Proving Good Faith of Condo Boards Directors

May be Personally Liable for a Breach of Statutory Duty

THE LAWYERS WEEKLY (April 19, 2013)

Ontario’ s Condominium Act requires that members of condo boards act in good faith when exercising statutory obligations and discharging their duties of office. Condo directors may be personally liable for a breach of statutory duty where they are unable to show that, when they engaged in the conduct giving rise to a breach, they were relying on a report or opinion of a professional, such as legal counsel.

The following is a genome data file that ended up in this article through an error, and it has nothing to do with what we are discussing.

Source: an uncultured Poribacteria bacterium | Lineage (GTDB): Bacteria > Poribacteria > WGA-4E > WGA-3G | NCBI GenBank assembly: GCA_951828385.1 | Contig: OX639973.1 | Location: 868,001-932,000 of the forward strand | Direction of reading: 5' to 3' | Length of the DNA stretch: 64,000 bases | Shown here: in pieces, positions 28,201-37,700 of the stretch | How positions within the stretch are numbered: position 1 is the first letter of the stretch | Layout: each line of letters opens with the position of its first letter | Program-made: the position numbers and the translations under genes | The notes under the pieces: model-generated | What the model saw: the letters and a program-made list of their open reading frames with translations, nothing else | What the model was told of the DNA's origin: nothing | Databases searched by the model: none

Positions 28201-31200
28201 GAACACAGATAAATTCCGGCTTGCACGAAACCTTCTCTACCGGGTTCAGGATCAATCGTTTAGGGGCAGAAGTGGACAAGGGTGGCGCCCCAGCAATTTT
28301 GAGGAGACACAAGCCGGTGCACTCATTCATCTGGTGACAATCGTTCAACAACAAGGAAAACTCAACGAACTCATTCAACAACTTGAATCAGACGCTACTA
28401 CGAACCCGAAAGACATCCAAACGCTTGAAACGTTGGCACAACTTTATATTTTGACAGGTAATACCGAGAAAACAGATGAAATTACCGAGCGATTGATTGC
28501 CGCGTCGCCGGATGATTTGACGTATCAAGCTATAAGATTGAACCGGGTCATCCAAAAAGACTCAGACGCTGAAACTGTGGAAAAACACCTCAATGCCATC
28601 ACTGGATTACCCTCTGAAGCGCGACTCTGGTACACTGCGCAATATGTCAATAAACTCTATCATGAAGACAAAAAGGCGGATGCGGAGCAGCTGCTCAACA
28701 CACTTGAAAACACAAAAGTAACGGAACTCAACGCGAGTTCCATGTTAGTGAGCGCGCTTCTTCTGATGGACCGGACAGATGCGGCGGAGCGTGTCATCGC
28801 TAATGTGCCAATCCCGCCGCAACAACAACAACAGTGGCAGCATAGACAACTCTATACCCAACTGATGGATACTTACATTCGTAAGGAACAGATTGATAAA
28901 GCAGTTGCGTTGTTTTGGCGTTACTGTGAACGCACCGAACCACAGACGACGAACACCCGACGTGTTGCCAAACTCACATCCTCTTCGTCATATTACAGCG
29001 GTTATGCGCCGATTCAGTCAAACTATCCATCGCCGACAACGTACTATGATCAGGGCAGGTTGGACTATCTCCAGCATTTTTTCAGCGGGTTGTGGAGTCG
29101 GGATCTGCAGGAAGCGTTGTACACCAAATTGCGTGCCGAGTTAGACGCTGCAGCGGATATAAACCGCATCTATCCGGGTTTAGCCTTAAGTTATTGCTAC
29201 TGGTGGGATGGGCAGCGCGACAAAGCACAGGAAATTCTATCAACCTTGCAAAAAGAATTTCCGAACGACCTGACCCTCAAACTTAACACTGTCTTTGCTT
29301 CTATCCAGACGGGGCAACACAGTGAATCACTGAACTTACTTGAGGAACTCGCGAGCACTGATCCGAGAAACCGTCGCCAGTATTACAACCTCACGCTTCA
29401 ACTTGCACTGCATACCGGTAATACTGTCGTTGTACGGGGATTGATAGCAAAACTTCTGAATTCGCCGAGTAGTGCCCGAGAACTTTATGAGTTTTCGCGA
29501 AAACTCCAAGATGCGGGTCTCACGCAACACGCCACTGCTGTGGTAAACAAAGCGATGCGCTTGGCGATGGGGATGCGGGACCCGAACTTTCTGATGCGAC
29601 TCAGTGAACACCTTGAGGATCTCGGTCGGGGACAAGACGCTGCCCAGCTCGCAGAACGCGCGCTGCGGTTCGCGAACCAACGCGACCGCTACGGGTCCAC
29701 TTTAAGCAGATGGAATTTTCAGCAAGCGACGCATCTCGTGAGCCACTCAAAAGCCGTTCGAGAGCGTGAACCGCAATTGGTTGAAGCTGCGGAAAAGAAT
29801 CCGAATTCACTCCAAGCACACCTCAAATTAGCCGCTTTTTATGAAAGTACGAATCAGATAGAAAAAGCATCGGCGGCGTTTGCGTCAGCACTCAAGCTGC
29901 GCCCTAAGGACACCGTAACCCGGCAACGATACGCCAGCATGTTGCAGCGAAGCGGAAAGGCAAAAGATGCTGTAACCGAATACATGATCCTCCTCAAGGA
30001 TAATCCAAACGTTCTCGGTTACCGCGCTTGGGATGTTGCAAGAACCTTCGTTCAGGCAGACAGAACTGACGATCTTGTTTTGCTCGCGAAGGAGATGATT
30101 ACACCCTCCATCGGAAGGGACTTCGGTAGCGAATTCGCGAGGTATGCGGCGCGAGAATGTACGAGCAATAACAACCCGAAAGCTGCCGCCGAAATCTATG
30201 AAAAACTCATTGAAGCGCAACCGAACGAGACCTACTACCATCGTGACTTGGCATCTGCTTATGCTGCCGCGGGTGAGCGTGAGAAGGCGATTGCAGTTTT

In the case of MCC 232 v. Owners and Mortgagees of MCC 232 ONSC 4620, the condo directors were faced with a requisition by unit owners for a meeting to, among other things, remove and replace the board of directors. Requisitioned meetings of unit owners are authorized by the Condominium Act as a way for condo owners to place issues on the corporation’s agenda. In response, the board instructed its legal counsel to apply for a court order to appoint an administrator to manage the affairs of the corporation and for an injunction to derail the requisition meeting. The applications were heard by two different judges, both of whom found that the directors acted in bad faith in taking legal action for the purpose of preventing the unit owners from exercising their statutory rights.

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